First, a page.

Small business owners have always had to market their businesses on a budget. And it is just getting harder. Since 2007, restrictions have been tighter than ever due to industry-wide lending policy changes. Despite the fact that many large financial institutions have received capital infusions from the government, small businesses are not seeing any extra money.
Small business owners simply cannot get the capital needed through traditional lending routes.
INFOGRAPH SOURCES: Balboa Capital, Federal Bank of New York, Pepperdine University, 2012 Small Business Access to Capital Survey
The good news is that small business owners are an innovative bunch. When financial times are tough, the tough get creative. With all of the resources available via the Internet and even through local organizations, small business owners can stretch their marketing budgets to the maximum and increase customer base at the same time. Work smarter – not harder – on marketing strategies. Here are a few suggestions to get started:
Recommended for YouWebcast: The Art of Growth Hacking: Gaining Early Traction by Doing Things that Don't Scale
1) Look for business partnerships. Approach other business owners and suggest ways to complement each other’s goals. This can be done locally or even digitally. If you run a B2B marketing company, then swap online banner ads with an SEO firm. If you are a real estate agent, approach home improvement contractors in your area about referring each other to clients. Maybe there is a local fundraiser approaching but the sponsorship fee is a little too steep to pay alone – find another company to split the cost and credit with your company. When small business owners band together, the potential for marketing expands exponentially – but the cost stays low.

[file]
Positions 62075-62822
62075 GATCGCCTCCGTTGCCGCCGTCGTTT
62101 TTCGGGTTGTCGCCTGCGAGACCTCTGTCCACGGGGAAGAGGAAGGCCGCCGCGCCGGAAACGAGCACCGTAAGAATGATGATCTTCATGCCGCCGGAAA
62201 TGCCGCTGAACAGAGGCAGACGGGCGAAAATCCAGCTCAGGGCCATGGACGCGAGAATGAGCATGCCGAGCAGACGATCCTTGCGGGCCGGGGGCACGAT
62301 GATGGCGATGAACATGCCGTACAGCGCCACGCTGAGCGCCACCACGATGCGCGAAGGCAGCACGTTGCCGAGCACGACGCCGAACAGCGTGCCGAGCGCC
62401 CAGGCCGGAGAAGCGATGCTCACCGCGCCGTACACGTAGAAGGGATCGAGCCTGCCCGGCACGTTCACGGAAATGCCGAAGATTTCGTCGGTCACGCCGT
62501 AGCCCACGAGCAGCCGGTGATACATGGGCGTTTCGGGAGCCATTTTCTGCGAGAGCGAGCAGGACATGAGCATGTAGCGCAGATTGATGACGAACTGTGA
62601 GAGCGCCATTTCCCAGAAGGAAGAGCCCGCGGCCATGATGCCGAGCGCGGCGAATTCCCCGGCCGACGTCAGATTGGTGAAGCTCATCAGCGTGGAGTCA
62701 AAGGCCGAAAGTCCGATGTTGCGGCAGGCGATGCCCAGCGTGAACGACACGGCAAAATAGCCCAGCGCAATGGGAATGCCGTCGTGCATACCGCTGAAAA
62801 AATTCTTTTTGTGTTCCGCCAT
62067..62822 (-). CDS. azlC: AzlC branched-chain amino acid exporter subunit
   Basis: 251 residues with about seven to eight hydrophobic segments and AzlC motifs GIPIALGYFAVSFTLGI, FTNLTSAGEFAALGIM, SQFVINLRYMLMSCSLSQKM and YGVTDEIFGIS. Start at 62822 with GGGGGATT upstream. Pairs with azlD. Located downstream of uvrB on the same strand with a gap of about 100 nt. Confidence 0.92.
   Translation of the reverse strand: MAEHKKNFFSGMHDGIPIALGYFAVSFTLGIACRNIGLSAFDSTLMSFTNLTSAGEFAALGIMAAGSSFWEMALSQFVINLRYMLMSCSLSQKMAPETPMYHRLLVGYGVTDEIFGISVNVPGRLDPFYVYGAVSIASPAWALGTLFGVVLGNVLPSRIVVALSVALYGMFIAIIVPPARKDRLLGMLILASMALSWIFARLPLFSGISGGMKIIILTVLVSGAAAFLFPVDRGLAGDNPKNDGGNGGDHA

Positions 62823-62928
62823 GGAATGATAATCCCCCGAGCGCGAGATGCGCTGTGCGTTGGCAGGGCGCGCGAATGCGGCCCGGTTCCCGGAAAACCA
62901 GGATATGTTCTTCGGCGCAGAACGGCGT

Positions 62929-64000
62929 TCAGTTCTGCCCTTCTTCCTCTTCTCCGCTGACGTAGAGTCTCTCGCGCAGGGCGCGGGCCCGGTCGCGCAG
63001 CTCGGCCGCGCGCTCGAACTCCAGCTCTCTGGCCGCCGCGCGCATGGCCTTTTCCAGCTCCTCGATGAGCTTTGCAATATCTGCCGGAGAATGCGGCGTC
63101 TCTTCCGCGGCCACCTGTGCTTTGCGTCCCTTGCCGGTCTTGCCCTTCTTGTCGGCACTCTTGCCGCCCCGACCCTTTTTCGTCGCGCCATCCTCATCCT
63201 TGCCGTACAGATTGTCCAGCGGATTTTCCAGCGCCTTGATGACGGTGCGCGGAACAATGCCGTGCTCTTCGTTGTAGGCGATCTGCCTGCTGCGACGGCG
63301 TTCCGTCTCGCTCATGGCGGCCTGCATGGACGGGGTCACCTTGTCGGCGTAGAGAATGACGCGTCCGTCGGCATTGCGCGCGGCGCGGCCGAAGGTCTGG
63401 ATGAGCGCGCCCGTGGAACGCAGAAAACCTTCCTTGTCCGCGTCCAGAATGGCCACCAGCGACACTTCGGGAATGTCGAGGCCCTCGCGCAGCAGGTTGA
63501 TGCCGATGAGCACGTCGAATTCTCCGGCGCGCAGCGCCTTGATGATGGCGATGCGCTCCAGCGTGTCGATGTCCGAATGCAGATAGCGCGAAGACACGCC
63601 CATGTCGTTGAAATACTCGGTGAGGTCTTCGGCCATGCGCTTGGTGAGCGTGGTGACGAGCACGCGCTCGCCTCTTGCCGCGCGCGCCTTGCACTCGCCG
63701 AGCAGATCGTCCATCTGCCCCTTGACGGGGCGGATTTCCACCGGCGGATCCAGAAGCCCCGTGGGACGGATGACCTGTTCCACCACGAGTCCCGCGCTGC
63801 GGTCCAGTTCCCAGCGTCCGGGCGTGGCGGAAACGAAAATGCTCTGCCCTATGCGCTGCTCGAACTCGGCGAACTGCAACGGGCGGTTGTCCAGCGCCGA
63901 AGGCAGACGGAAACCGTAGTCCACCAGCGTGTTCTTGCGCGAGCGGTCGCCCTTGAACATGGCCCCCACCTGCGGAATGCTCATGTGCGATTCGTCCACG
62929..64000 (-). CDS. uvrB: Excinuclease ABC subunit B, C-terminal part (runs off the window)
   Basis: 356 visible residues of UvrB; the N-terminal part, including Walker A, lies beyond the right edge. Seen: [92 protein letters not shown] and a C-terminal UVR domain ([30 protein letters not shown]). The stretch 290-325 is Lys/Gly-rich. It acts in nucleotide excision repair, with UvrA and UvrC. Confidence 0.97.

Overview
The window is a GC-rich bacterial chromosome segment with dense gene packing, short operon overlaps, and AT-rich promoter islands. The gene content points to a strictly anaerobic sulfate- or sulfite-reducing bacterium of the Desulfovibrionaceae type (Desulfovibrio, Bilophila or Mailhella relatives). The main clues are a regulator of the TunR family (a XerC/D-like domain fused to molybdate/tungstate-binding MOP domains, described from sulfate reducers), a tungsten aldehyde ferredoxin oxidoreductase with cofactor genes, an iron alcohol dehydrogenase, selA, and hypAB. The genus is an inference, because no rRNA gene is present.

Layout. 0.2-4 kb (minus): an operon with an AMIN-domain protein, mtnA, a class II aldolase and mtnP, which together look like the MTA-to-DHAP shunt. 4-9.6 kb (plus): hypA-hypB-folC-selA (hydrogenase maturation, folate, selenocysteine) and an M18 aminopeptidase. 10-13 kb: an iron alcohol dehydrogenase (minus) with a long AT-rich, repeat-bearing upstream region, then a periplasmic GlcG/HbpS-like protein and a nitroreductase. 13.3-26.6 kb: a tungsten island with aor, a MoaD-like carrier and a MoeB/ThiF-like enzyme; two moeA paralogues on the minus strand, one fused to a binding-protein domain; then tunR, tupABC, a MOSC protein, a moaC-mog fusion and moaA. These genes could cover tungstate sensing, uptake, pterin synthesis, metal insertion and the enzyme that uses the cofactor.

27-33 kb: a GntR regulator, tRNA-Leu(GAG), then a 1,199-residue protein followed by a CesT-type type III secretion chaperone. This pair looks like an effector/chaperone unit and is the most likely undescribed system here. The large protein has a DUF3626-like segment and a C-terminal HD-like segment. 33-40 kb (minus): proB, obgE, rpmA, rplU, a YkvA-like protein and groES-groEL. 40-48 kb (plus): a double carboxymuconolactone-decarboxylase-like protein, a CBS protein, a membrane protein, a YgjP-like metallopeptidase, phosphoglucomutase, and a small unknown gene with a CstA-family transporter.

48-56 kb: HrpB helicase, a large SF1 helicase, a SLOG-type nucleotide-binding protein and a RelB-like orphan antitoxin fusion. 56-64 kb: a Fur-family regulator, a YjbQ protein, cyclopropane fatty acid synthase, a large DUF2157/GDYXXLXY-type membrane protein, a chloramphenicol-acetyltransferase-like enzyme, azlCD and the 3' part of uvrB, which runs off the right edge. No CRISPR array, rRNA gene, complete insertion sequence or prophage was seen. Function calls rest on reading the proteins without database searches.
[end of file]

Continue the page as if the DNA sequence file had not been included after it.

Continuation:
2) Nurture relationships with super users. Sounds easy enough… except, what is a super user? In its simple definition, a super user is a person that is already a fan of your brand and has some social media clout. Think of bloggers or people with a lot of Twitter followers as examples. Offer discounts or freebies to these fans in the hopes that they will love your product or service and pass along that love online. The strength of an outside endorsement, especially from a trusted source, is more valuable than anything a company can say about itself internally.
3) Become an expert. Resist the urge to always talk about yourself through social media outlets and your company blog. There is a time and place for advertising, but give your readers reason to stop in and visit – even if they are not planning to buy. Stay up to date on industry trends and share your thoughts on how they affect your industry and customer base. Become a company that clients trust for accurate and useful information and they will come back when the time is right for a sale.
What other strategies have you used to market your small business? I would love to hear about it!